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 However, he is right in attributing to earthquakes and other similar causes, which we also have enumerated, the risings, slips, and changes which at various periods come over the earth. He did well, too, in citing the opinion of Plato, ‘that the tradition concerning the Island of Atlantis might be received as something more than a mere fiction, it having been related by Solon on the authority of the Egyptian priests, that this island, almost as large as a continent, was formerly in existence, although now it had disappeared.’ Posidonius thinks it better to quote this than to say, ‘He who brought it into existence can also cause it to disappear, as the poet did the wall of the Achivi.’1 He (Posidonius) is also of opinion that the emigration of the Cimbrians and other kindred races from their native territory, was gradual, and occasioned by the inundation of the sea, and by no means a sudden movement.2 He supposes that the length of the inhabited earth is about 70,000 stadia, being the half of the whole circle on which it is taken; so that, says he, starting from the west, one might, aided by a continual east wind, reach India in so many thousand stadia.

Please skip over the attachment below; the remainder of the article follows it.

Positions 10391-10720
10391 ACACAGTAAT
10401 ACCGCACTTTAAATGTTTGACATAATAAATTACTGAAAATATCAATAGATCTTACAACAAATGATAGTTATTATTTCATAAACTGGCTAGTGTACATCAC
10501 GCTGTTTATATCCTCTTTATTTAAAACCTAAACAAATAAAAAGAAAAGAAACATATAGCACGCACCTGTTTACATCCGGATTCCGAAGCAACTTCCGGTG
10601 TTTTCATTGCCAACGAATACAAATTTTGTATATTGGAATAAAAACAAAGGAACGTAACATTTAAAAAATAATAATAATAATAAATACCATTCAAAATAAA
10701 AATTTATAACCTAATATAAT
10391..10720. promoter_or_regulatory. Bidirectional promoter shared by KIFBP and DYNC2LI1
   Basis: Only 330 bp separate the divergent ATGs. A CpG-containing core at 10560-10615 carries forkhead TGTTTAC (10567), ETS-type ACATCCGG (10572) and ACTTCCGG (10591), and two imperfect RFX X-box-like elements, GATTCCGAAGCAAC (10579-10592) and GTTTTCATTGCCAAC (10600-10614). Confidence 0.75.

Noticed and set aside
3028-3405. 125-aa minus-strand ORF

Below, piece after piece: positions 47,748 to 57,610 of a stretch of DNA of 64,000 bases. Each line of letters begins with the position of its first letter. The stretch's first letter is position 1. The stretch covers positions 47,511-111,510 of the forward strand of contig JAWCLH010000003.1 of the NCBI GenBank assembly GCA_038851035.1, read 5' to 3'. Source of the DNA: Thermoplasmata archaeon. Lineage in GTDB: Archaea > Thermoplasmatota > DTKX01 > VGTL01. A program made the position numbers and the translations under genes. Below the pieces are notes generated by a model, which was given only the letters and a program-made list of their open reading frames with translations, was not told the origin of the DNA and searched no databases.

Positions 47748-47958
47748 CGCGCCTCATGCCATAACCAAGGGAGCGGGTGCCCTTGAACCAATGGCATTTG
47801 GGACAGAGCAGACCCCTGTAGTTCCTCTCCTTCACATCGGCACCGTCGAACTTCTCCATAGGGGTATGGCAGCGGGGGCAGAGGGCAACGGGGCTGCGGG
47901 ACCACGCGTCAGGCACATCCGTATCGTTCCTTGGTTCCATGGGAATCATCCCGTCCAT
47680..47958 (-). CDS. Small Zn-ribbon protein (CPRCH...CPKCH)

1 The wall mentioned in Iliad, vii. 436, et seq. Gosselin says that in the time of Aristotle the commentators of the Iliad, having vainly sought for the ruins or other traces of the wall, the Philosopher came to the conclusion that the wall was altogether a fiction of Homer's Strabo speaks further on this subject in the 13th Book.
2 As the above assertion is at variance with the statement of Strabo, in his 7th Book, concerning Posidonius's views on this subject, it seems probable that the passage as it stands is corrupt. It is more likely Strabo wrote, ‘It is the opinion of Posidonius that the emigration of the Cimbrians and other kindred races from their native territory was not occasioned by an inundation of the sea, since their departure took place at various times.’
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